Dutchess County Executive Marcus Molinaro, who got nearly 37 percent of the vote in the 2018 gubernatorial election despite huge disadvantages in campaign cash and name recognition, said Feb. 18 that he might challenge Governor Cuomo again next year, with the growing controversy over the large number of deaths in state nursing homes to be a key issue if he does.
"I'm giving it real consideration," he said in a phone interview while conceding that he might instead run for Congress if he didn't sense enough support from the Republican and Conservative parties—on whose lines he ran three years ago—and Democrats willing "to cross the line and vote for honest, competent government" rather than give Mr. Cuomo a fourth term.
Incumbent on Defensive
He was speaking after the Governor had spent more than a week responding to questions raised about the state Health Department's policy directive 11 months ago that required nursing homes to readmit residents who had been hospitalized due to coronavirus infections without actually testing them to see whether the disease remained in their systems.
That issue became explosive after Mr. Cuomo's top aide, Melissa DeRosa, told state legislators Feb. 10 that the administration had withheld information about the number of deaths of nursing-home residents due to the virus since last August because it "froze" after a U.S. Justice Department request for similar information that the Governor feared would be used as a political weapon by President Trump.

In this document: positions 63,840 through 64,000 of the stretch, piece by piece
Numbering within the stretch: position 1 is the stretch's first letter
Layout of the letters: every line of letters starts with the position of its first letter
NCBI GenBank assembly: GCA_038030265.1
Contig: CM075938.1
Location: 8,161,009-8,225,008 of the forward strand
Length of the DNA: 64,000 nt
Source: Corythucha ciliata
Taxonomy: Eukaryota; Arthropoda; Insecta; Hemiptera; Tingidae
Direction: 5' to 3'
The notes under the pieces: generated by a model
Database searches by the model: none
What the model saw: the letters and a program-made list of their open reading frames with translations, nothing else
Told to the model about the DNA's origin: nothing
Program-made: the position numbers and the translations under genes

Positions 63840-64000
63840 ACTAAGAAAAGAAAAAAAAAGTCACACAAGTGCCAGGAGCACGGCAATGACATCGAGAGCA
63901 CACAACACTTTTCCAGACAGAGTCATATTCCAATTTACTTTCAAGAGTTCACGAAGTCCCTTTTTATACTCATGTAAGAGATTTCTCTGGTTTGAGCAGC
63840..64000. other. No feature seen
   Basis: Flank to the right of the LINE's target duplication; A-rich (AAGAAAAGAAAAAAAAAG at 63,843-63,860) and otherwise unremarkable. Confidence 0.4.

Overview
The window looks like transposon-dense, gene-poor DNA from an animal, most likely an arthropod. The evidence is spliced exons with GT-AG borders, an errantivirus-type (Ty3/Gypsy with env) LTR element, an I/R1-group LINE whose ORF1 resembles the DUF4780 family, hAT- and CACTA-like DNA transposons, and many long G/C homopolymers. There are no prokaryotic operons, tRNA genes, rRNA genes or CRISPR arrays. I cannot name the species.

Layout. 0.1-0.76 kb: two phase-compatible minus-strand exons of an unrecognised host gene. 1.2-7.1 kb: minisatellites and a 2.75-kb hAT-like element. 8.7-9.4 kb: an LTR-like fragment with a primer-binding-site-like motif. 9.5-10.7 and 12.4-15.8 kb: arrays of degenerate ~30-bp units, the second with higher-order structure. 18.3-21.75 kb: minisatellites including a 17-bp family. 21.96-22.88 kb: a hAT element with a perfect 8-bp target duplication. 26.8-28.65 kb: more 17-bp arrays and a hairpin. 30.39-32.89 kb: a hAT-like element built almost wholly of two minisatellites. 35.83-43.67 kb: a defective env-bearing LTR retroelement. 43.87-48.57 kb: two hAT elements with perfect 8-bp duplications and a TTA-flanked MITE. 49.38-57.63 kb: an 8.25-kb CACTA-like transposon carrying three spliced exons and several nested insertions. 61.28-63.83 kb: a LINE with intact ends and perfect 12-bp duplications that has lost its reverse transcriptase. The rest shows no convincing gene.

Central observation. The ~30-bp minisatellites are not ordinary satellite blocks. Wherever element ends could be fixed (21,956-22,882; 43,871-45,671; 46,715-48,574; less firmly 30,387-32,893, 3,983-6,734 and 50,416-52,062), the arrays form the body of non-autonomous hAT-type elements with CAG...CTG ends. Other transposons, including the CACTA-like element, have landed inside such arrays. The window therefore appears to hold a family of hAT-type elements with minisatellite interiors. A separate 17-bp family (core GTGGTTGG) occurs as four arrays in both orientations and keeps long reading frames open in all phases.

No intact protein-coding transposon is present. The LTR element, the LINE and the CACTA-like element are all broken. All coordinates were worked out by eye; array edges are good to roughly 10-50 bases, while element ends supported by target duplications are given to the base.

The New York Post obtained a tape of Ms. DeRosa's remarks, which had infuriated lawmakers from both parties who had learned last month that the state had concealed the full extent of the pandemic on nursing-home residents until a damning report was released in mid-January by the State Attorney General's Office that stated the Health Department count of 8,711 nursing-home deaths might actually be 50-percent higher. Health Commissioner Howard Zucker then released an adjusted count of 12,743, and The Post subsequently reported that by Feb. 10, counting deaths among residents of state assisted-living and adult-care facilities, the death toll had surpassed 15,000.
Mr. Cuomo tried to repair the political damage during a Feb. 15 press conference in which he said his administration's main fault had been in being too slow to publicize the updated numbers, which allowed "misinformation, disinformation and conspiracy theories" to unnecessarily stir alarms and anger.
A Favor to Contributors?
But the following evening, two Democratic legislators, Assemblyman Ron Kim of Queens and State Sen. Alessandra Biaggi of The Bronx, accused Mr. Cuomo of steering Health Department policy regarding nursing-home residents to benefit the Greater New York Hospital Association, a lobbying group on behalf of the state's hospitals that had contributed $1 million to the state Democratic Party in 2018 to benefit the Governor's re-election run.
Speaking on NY1's "Inside City Hall," Ms. Biaggi claimed that a last-minute addition to the state budget early last spring granting immunity from coronavirus-related liability to hospitals and nursing homes had been written by representatives of the GNYHA.
Regarding Mr. Cuomo's contention that state legislators had signed off on those provisions, she and Mr. Kim said the vote on them was taken without sufficient time to examine the late insertions to the budget.